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Barrows, I was not referring to you, and thank you for your support.  I may not have mentioned the DAC as having the isolation but it supports my point.  You have to look at the whole chain.  If the Ayre is isolating and reclocking, inserting the Alpha USB before the Ayre is redundant and may cause a perceived reduction in quality of playback.

 

However Barrows, you seem to have not reread my sentence.  I believe measurements are important, but 3 pages of people pissing over what or how someone is measuring seems a waste if your trying to measure a device you should not even be utilizing.  That was my point over measurements.  If you have a chain with no isolation and reclocking of the USB and a device such as the Berkeley may help, then by all means, use measurements as one  way to ensure you are getting the  quality of performance you are seeking.   

 

I personally do not have isolated USB on the output of my server. I did not opt for the option when I bought it as I was using spdif at the time. I now use USB and am told by the manufacturer I should get the JCat Femto USB card with independant PS installed.  That is an option.  I could probably get a Berkeley and achieve the same ends.  Measurements may be useful to know which device has higher performance standards.  Then again, I could do nothing.  The question for me is,  how much bang for the buck do I get.  I could also opt for a low Watt motherboard.  I could also opt for a new case with 5 wholly independant PS in the case, inches from the devices they power as opposed to 1 large external PS located 30" from the case with internal regulators in the unit.  It's all choices.  In my case the manufacturer seems to be doing a very good job of integrating the parts necessary for the topology I am utilizing.  Believing I can cobble together a pile of miscellaneous parts from random manufacturer is probably a less desirable route.  

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@KingRex, no worries.  My comments refer specifically to the topic the OP posted: is a USB-SPDIF converter irrelevant with the Ayre QX-5.  I was not commenting in general on other component pairings.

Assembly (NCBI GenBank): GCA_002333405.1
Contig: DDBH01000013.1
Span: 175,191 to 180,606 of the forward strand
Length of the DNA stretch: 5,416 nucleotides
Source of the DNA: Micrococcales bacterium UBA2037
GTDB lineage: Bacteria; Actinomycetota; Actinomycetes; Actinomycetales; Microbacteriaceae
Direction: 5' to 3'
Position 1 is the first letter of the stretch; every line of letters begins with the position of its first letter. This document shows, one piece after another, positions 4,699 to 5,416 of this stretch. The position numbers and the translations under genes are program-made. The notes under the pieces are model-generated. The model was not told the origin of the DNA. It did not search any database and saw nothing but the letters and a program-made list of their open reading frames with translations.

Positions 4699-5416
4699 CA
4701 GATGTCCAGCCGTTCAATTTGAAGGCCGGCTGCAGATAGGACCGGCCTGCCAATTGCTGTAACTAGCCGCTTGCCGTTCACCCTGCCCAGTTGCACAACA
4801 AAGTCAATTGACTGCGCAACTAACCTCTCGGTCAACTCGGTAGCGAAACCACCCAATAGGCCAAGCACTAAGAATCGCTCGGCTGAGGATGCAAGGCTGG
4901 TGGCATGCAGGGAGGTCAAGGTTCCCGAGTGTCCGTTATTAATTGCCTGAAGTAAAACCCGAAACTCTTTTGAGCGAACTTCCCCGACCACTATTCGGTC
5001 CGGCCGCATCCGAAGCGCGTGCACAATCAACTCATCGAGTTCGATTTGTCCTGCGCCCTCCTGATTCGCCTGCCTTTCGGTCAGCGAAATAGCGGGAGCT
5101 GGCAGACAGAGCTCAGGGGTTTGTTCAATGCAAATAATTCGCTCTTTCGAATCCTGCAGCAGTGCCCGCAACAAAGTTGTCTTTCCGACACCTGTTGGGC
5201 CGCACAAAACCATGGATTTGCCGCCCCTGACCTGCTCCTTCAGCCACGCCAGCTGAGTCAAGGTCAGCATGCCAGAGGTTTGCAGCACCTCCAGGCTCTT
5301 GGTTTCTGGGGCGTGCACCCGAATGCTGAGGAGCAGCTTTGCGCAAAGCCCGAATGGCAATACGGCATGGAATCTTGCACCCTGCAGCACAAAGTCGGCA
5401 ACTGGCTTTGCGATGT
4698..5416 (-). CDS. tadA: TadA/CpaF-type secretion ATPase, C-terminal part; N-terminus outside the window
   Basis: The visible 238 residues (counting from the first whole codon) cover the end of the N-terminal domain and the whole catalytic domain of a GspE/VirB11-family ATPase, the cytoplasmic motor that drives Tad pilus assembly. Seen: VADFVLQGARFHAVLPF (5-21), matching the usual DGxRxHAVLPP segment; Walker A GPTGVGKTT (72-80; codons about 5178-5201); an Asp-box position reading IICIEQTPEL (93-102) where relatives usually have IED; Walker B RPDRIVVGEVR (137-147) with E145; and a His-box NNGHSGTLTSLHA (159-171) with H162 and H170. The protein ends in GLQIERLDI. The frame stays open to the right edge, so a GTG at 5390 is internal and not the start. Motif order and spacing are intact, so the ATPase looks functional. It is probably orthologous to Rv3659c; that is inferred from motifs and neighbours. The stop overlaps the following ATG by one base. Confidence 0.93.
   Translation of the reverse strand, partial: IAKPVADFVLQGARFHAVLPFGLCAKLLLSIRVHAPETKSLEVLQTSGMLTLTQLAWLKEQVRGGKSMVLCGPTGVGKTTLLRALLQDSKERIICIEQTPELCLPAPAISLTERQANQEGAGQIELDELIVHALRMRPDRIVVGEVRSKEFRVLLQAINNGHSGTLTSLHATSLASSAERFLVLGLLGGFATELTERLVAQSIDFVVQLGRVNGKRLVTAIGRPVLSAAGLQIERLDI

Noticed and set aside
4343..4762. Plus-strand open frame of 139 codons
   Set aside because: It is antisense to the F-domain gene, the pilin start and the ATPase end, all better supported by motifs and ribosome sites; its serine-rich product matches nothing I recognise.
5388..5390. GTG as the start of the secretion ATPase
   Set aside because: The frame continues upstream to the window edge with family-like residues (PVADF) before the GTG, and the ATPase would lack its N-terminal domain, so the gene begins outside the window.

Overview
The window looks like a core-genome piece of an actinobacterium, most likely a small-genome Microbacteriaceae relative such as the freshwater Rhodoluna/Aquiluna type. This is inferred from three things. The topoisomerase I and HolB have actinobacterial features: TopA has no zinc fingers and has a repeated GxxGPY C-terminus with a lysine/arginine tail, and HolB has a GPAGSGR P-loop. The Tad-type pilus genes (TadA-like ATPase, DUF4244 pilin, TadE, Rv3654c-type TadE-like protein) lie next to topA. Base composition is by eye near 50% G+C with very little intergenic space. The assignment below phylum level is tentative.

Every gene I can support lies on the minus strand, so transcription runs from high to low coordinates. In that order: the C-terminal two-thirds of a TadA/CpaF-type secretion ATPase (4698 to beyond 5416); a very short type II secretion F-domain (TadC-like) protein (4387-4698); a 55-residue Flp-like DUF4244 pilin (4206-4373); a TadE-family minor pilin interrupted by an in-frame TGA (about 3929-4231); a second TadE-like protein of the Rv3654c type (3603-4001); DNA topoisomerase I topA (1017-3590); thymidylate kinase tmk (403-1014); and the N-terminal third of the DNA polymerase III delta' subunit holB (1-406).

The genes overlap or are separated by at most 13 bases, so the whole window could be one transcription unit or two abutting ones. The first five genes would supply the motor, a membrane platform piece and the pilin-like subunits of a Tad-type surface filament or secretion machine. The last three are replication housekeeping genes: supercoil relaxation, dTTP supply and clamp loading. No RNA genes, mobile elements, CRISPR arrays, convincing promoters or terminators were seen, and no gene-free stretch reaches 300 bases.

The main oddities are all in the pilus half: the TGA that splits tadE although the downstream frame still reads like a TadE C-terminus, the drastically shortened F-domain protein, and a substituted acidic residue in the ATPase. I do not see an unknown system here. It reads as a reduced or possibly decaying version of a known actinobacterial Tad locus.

@Summit, no, there is no need to hear the difference in this case, as what we are talking about here are technical issues which are very well understood and not "magical" in nature.  I have a very good technical understanding of how the USB interface in the QX-5 is implemented, and as such, there will not be an advantage to inserting another component to convert to SPDIF.

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@barrows 

I found your explanation of the USB interface in the Ayre QX-5 DAC interesting.

 

I wonder if you would have similar insights into the PS Audio Direct Stream DAC USB interface implementation? And specifically, from an engineering standpoint, would there be any advantage to using a Sonore ultraDigital / ultraRendu combination for the purpose of getting away from the USB interface?

 

FWIW, I already have a BridgeII but prefer the ultraRendu USB interface because of the added SonicOrbiter OS flexibility.

 

 

 

"The function of music is to release us from the tyranny of conscious thought", Sir Thomas Beecham. 

 

 

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4 minutes ago, hopkins said:

@barrows

Could you elaborate as to why you think, from a technical perspective, that the ayre usb implementation is particularly good? 

Thanks

Ayre does the following:  

 

1. The USB receiver circuit is powered by an independent, isolated power supply.

2. The USB receiver circuit is isolated from the rest of the DAC by optocouplers.

3. The masterclock(s) are located on the "clean" side of the isolation, close to the input of the DAC/processing stage.

4. 1 & 2 above insure the DAC and analog stage are isolated from noise produced both by the source component (USB feed)